Not just stars — all actors with a speaking role.  Residuals are negotiated with the unions.  Agents are not involved.  In fact, agents do not receive commission on residuals.

However, “created by” and “developed by” credits are negotiated within the guidelines of the WGA credits manual.  

And pilot directors sometimes command a royalty on all future episodes.  That’s negotiated by an agent.  

And finally, from Jim S.:


Are there any genres you'd like to tackle. For example, Alexa Junge wrote for both Friends and The West Wing. Two very different styles of shows.

So, say, someone you knew said "we're bringing back Columbo and looking for writers with all different kinds of experience, would you care to take a crack?"

Would you? Are there genres you would wish to avoid?


I’d be happy to write a COLUMBO.  Among current fare I’d love to write an episode of THE GOOD FIGHT, BARRY, or BETTER CALL SAUL.  

Having written MASH for so many years, I have no interest in writing a medical show.   I also hate horror shows, disaster shows, zombie shows, and I'm the wrong guy to write something like THIS IS US. 

Shows I would have liked to have written on in their day — THE SOPRANOS, JUSTIFIED, SUITS, THE SHIELD, THE ROCKFORD FILES, LOST, BREAKING BAD, 24, PERRY MASON (the original), HILL STREET BLUES, MIAMI VICE, SPORTS NIGHT, LOU GRANT, DEXTER, THE PRACTICE, LA LAW, and THE FUGITIVE.   And THE WEST WING now that democracy has been restored.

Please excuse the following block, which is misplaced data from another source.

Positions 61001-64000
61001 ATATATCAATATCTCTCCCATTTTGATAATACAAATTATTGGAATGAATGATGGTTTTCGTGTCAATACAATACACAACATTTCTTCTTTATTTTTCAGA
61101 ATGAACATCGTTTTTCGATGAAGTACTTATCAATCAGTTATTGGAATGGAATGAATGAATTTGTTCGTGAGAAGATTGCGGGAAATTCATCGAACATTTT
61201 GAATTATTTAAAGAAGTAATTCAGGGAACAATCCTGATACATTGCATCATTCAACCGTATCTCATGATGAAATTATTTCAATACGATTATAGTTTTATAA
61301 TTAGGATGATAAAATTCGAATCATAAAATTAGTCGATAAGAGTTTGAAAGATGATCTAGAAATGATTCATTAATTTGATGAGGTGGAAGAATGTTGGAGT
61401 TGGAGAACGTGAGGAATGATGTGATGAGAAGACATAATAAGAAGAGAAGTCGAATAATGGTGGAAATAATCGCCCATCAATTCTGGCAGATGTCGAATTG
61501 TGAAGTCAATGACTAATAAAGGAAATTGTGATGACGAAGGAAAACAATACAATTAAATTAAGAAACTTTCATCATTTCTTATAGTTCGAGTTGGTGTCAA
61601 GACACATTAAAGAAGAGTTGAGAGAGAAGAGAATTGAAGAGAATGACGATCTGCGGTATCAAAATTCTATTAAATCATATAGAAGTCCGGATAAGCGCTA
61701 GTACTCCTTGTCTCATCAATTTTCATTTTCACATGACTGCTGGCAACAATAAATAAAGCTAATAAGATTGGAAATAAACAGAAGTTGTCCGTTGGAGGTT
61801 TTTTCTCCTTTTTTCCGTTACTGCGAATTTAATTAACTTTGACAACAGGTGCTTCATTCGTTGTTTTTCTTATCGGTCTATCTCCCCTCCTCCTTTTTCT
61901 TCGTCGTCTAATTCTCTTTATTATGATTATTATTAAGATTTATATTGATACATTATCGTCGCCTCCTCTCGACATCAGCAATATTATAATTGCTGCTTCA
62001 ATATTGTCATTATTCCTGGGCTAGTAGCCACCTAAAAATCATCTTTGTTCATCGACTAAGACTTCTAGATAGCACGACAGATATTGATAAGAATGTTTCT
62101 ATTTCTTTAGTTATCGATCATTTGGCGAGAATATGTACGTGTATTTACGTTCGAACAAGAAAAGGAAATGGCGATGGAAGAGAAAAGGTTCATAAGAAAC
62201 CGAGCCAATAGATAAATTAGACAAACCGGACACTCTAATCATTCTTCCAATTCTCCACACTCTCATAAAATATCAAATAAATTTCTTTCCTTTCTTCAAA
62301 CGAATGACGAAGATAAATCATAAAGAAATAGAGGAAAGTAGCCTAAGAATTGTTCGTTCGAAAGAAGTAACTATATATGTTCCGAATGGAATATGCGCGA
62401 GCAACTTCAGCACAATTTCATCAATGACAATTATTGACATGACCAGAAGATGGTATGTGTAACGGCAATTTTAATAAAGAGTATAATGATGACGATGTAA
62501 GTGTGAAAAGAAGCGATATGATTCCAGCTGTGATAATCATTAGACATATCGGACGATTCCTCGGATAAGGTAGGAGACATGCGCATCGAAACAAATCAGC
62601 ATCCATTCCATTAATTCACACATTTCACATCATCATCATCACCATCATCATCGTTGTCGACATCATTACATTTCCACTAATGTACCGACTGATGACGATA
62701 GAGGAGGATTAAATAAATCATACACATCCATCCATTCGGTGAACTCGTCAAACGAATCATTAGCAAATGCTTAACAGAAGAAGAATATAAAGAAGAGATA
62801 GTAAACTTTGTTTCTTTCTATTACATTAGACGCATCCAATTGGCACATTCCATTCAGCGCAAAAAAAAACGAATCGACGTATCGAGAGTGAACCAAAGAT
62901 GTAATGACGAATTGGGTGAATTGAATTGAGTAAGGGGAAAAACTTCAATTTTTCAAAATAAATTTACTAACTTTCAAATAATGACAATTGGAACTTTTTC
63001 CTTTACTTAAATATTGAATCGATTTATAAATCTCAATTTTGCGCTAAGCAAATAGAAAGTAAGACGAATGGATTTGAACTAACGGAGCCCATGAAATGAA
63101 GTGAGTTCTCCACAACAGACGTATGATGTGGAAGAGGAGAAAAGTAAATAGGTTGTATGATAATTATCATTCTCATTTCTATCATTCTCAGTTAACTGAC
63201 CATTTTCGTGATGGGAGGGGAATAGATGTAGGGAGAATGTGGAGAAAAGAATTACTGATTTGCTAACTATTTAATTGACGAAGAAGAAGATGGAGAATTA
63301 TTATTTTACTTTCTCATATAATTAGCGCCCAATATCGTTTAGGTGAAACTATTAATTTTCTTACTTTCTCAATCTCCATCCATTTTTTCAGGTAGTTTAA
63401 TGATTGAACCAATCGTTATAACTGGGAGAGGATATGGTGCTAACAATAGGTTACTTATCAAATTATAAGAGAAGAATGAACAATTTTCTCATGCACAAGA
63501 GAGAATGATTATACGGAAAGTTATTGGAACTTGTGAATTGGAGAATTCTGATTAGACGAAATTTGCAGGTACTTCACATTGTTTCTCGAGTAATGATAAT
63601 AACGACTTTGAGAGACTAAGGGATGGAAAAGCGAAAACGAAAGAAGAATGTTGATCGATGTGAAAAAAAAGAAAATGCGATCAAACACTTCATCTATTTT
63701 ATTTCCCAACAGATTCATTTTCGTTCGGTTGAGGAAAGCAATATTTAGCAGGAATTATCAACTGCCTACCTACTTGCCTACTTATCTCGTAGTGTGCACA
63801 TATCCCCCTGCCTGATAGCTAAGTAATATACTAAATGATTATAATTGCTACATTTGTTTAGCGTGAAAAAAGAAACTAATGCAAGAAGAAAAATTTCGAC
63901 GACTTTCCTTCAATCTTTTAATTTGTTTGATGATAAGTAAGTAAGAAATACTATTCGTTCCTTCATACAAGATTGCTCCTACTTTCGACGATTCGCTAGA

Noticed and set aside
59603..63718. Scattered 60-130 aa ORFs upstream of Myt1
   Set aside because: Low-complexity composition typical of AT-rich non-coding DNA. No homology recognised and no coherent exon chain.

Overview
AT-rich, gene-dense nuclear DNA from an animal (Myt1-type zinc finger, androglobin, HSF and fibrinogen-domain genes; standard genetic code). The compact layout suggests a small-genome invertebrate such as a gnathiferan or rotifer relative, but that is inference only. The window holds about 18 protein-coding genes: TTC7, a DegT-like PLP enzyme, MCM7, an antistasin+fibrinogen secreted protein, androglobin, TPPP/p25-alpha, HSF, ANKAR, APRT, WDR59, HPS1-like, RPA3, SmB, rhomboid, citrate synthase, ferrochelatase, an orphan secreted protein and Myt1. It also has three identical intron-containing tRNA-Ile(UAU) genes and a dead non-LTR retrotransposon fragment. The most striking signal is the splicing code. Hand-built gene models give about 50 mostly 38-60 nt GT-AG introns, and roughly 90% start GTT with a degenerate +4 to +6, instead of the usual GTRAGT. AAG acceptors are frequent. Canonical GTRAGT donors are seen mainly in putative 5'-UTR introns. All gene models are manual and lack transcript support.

What’s your Friday Question?

Thursday, November 19, 2020

EP201: Author! Author!


Ken takes you through the world of publishing and self-publishing as he discusses the four books he’s written and his adventures in trying to sell them.   You can publish your own books and make money! Ken shows you how. 


Listen to the Hollywood & Levine podcast!

Wednesday, November 18, 2020

Is this carton of eggs okay?

In 2003 or 2004 (the years blend together), David Isaacs and I did a half-hour multi-cam pilot for Fox.  One day during rehearsal I got a call from the stage that a network person was snooping around.  This seemed odd.  The network run-through wasn’t until much later in the day.  So I decided to go down to the stage and investigate.

I arrived and found this mild-mannered young man poking around on the set.  I introduced myself and asked what he was doing?  He said he was there to “approve” the set.  Approve the SET?!